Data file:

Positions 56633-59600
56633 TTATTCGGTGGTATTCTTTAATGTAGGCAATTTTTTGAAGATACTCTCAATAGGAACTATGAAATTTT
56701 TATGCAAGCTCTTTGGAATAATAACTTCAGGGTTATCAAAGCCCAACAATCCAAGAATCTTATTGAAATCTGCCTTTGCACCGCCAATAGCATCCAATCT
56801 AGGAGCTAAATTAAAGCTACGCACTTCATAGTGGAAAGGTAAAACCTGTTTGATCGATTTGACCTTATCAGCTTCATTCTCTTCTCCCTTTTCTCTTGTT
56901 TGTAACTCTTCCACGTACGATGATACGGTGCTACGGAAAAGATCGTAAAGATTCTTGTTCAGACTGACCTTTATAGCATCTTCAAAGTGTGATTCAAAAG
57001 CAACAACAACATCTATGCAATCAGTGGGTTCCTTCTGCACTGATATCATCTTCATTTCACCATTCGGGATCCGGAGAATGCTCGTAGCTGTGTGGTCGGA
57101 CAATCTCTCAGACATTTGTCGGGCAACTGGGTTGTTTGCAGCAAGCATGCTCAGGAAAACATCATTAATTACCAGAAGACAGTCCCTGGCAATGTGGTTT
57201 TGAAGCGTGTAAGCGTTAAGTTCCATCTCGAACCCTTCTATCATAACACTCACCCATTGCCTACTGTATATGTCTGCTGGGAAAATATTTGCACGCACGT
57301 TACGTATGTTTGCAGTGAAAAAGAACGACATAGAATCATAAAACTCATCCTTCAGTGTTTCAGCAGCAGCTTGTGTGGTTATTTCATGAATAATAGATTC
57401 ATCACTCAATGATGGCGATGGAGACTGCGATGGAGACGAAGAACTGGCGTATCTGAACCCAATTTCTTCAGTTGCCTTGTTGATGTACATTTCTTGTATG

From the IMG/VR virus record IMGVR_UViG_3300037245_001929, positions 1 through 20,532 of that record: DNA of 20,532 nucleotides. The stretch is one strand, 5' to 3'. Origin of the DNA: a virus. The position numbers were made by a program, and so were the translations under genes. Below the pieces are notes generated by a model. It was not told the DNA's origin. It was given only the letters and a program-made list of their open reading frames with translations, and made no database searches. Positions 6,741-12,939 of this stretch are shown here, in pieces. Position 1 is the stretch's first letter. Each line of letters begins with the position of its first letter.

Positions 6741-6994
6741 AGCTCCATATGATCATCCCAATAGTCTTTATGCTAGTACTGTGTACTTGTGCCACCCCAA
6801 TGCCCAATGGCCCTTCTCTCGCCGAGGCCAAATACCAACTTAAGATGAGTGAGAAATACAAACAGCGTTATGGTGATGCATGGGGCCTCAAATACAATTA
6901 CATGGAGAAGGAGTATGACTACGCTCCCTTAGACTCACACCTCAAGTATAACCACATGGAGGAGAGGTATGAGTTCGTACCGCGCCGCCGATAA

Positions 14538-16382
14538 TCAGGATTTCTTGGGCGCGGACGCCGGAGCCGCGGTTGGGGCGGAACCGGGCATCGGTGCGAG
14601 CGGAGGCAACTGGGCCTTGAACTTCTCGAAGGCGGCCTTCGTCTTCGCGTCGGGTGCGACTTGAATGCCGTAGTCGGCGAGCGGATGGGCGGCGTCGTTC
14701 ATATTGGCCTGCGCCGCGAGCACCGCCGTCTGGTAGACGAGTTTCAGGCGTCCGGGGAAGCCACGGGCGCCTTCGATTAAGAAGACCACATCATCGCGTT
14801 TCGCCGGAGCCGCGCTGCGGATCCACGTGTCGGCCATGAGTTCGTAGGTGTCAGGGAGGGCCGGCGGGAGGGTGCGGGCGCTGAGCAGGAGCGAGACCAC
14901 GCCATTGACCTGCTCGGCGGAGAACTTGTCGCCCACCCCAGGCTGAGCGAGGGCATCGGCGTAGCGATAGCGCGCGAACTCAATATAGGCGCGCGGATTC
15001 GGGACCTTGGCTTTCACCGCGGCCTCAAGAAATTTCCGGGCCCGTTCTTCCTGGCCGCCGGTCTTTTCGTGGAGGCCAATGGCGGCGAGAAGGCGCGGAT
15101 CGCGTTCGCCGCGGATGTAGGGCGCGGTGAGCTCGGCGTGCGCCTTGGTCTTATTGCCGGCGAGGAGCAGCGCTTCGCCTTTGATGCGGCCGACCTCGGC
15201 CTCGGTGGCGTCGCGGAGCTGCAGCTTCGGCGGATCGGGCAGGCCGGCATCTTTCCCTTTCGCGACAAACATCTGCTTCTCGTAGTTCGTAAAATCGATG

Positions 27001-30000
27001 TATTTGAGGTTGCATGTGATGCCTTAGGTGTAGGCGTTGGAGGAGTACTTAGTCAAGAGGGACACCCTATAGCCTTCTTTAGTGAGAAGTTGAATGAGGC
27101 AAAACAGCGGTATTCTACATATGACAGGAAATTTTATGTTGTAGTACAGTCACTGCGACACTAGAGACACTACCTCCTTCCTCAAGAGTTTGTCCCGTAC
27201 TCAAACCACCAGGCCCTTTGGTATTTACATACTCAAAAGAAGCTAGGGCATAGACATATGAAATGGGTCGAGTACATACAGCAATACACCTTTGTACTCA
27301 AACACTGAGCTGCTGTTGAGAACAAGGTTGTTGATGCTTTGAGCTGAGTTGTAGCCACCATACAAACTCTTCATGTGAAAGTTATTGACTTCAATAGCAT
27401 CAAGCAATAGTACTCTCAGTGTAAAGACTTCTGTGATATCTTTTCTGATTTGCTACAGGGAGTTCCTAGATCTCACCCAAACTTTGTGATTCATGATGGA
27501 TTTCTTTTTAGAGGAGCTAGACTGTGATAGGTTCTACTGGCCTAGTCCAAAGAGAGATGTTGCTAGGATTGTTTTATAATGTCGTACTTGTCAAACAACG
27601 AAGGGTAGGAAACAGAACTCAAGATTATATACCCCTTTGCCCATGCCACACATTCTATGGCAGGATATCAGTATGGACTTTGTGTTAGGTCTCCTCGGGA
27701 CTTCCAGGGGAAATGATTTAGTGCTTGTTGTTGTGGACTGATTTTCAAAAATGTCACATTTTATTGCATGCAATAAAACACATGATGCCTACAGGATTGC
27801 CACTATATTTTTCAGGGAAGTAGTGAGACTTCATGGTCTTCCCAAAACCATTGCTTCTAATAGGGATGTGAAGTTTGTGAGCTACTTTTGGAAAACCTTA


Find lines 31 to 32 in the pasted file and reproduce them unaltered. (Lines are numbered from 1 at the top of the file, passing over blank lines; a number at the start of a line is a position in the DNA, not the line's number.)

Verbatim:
27501 TTTCTTTTTAGAGGAGCTAGACTGTGATAGGTTCTACTGGCCTAGTCCAAAGAGAGATGTTGCTAGGATTGTTTTATAATGTCGTACTTGTCAAACAACG
27601 AAGGGTAGGAAACAGAACTCAAGATTATATACCCCTTTGCCCATGCCACACATTCTATGGCAGGATATCAGTATGGACTTTGTGTTAGGTCTCCTCGGGA